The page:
Michael John Gray is a smart young man and something of an old soul.
He's a farmer in Augusta with a law degree on the side. He is steeped in the lost Arkansas Democratic tradition of championing both rural poor people and the farmers of his native eastern Arkansas.
It was an FDR-to-Mike Beebe thing, and it was a good run.
Gray represents his area in the state House, where's he's led the pitiable minority that is the Democratic caucus. Since June, he's been the state Democratic Party chairman, trying not to resuscitate the party as much as to construct a foundation upon which it might be resuscitated eventually.
In a joint appearance last week with Republican chairman Doyle Webb before the Northeast Arkansas Political Animals Club, Gray tried to thread the needle that Bill Clinton and Beebe managed to thread until Barack Obama's presidency and the digital age's nationalization of Arkansas politics made continued threading nigh unto impossible.
Gray lamented that his national party leaders in Washington shut down the government. But he blamed the error on failure to build a public case rather than on the actual issue, which was legal status for the Dreamer immigrants.
Such needle-threading is the baneful challenge for any Southern Democrat trying to reconnect with white rural people while holding on to the identity-politics elements of the modern Democratic coalition.
It is so tricky that I thought I caught Gray contradicting himself during our phone visit this week. He said you must have a strong and clear message before you shut down the government. He also said that the problem is that people resent that the politicians shut down the government ever.
He didn't want to say the Dreamers were unworthy of a shutdown. And he didn't want to say he supported even the concept of leveraging a shutdown.
It's the old Clinton Straddle, except the gap being straddled has widened to the point that modern-day attempts result in pulled muscles and ripped britches.
So, I wondered what Gray would say if I simply asked him: Is the current national Democratic Party as led by Chuck Schumer and Nancy Pelosi an impairment on a young Arkansas Democrat trying to reconnect the party with his rural Arkansas neighbors?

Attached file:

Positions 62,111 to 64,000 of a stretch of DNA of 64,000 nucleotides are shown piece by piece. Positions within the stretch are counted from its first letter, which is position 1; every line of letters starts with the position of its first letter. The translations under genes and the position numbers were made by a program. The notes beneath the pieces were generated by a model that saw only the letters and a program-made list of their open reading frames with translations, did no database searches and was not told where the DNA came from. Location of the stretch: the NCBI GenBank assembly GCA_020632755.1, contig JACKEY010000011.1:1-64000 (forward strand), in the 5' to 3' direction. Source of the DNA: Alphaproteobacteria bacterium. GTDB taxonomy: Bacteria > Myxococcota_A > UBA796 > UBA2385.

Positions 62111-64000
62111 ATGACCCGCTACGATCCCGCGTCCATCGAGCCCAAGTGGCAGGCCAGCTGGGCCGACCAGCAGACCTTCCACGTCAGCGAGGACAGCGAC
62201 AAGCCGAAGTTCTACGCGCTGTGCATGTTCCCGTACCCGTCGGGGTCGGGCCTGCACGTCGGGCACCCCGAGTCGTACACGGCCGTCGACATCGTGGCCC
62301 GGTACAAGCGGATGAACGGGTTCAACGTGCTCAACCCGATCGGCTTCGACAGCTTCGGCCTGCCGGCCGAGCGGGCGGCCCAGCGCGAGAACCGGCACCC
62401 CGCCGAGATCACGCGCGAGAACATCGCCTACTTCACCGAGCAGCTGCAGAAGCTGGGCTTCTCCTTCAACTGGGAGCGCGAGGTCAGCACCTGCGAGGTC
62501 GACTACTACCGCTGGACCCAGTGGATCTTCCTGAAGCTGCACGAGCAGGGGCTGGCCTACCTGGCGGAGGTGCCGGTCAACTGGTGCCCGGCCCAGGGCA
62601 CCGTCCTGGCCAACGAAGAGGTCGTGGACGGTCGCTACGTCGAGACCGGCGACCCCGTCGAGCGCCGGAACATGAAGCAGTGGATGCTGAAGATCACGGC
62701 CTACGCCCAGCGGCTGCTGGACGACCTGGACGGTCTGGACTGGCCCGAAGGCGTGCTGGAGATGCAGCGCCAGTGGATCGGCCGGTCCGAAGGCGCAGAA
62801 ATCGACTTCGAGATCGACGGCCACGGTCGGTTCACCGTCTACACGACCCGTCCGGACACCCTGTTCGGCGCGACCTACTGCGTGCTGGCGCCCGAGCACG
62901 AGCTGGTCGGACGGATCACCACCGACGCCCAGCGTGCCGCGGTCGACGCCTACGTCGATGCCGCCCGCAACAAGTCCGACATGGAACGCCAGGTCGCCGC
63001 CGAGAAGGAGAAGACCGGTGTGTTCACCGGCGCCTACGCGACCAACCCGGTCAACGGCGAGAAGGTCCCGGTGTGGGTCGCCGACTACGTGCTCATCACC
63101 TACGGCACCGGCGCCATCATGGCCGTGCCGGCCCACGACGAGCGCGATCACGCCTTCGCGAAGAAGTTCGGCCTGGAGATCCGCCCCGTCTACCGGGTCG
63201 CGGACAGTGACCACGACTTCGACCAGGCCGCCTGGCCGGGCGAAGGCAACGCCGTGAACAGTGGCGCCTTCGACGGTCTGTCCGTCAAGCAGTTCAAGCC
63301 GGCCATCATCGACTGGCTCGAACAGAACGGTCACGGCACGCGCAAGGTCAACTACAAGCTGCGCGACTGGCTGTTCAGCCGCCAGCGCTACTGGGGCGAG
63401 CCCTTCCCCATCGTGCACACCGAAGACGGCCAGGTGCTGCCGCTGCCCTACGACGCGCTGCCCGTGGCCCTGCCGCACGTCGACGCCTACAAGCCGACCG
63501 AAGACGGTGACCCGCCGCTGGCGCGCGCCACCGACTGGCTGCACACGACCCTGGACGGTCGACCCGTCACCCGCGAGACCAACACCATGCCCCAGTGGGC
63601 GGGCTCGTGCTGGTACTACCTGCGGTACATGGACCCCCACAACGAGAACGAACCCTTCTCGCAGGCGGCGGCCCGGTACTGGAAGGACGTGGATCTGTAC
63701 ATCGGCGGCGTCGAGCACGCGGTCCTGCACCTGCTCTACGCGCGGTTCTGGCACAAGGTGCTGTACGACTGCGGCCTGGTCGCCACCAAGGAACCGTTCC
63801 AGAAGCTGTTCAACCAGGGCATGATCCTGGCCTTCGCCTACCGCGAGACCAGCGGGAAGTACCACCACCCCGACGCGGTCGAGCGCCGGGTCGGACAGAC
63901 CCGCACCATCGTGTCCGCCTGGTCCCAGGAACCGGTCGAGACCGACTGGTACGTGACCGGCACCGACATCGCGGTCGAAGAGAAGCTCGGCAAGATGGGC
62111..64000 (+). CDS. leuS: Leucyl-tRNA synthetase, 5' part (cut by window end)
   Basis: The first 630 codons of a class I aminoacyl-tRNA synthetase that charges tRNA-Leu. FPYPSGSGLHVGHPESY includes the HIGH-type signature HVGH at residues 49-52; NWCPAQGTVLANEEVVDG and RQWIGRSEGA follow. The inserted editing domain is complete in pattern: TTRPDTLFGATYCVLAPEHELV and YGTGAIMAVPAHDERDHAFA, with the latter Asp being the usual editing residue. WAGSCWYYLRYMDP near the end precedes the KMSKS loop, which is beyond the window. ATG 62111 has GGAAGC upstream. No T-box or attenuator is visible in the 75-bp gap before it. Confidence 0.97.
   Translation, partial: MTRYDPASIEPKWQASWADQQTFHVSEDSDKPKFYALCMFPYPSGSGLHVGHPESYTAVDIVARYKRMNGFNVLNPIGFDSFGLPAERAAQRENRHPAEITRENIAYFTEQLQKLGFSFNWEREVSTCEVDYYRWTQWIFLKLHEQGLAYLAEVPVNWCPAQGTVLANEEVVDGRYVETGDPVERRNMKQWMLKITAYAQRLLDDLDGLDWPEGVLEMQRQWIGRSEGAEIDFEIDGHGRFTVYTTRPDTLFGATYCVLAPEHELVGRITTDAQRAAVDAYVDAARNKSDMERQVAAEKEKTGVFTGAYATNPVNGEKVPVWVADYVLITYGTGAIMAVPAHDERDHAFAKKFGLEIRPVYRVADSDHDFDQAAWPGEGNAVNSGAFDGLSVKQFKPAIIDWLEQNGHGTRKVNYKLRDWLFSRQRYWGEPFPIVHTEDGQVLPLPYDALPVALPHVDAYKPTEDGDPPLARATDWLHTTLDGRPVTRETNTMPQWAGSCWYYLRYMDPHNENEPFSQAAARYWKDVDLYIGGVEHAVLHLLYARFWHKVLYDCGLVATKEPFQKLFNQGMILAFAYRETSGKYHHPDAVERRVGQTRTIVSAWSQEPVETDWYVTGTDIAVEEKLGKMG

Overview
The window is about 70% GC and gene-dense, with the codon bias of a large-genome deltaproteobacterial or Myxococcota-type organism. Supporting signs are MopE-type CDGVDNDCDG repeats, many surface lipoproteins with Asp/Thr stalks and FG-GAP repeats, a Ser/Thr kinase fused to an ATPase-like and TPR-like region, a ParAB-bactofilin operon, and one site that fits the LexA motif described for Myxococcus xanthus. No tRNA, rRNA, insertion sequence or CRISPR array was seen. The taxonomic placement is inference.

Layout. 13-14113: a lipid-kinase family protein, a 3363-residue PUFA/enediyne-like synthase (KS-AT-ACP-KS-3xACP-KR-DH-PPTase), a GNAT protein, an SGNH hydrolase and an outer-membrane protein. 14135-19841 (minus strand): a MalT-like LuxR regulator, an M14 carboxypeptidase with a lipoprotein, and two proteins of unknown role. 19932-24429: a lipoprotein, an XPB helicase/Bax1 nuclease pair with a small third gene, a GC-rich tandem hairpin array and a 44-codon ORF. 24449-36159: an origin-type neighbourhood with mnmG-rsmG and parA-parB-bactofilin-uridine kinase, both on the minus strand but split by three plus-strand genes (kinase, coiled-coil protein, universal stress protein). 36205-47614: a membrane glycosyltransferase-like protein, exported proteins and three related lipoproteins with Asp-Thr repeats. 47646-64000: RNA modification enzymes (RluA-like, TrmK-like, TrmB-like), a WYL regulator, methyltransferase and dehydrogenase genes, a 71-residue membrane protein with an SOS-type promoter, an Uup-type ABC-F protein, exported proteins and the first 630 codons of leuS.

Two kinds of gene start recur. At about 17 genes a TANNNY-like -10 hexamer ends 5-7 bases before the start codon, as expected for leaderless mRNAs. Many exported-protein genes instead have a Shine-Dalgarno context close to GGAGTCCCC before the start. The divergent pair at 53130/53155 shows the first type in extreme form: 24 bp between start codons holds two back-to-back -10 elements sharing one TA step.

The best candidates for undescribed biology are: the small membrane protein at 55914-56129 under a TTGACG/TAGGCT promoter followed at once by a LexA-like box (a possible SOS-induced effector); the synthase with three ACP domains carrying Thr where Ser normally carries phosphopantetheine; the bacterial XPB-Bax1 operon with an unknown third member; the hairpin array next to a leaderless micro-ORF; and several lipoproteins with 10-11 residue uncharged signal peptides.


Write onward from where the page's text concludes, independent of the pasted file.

That was clear enough.
"It's the academic national elitism, for lack of a better word off the top of my head," he said. "There's probably a better way to put it. It's the attitude that people down here don't know any better and therefore can't be expected to be as advanced as the people in New York and California. I've not had one national Democrat call me to ask, 'How's this going to affect y'all down there?'''
He said no one in the Democratic congressional leadership understood what West Virginia's last standing Democrat, U.S. Sen. Joe Manchin, understood. It was that West Virginians looked on the shutdown not as a valiant fight for Dreamers but as an absurd affront to military families on their pay.
Manchin reportedly told Senate Minority Leader Chuck Schumer on the Monday after the weekend shutdown that he could either end the shutdown or find another Senate candidate in West Virginia.
I asked Gray if he believed the current national Democratic Party had blown off Arkansas. He said it would seem so--that the electoral strategy for electing a Democratic president assumed Arkansas' electors were lost indefinitely.
In fact, the calculus is such that any Democratic national outreach to white rural people in the South might disturb the identity-politics coalition of minorities, gays, liberal urbanites and suburban women.
What, then, is this young man and old soul to do?
Gray said he and others were formulating a statement of Arkansas Democratic objectives--wider and better roads, protection of Medicaid expansion to keep quality hospitals open, school reform, expanded early childhood education, local entrepreneurial training, and assistance for depressed towns, among other things.
"Those are not Democratic needs," Gray said. "They're Arkansas needs. I'm just trying to get the message spread that the Democrats care about them and have a plan."
Here's what the young man is attempting, in my view and by my paraphrase: He wants white rural voters in Arkansas to look past their religious views on abortion or gay marriage, and away from debacles in Washington, and begin to think first about whether they and their kids and their parents need wider roads and better nearby hospitals and local enterprises opening behind abandoned storefronts on Main Street.
A tradition-steeped young farmer and old soul seems better positioned than most to squeeze into what may be a kamikaze cockpit.
John Brummett, whose column appears regularly in the Arkansas Democrat-Gazette, is a member of the Arkansas Writers' Hall of Fame. Email him at firstname.lastname@example.org. Read his @johnbrummett Twitter feed.
Editorial on 02/01/2018
Print Headline: Old soul, new message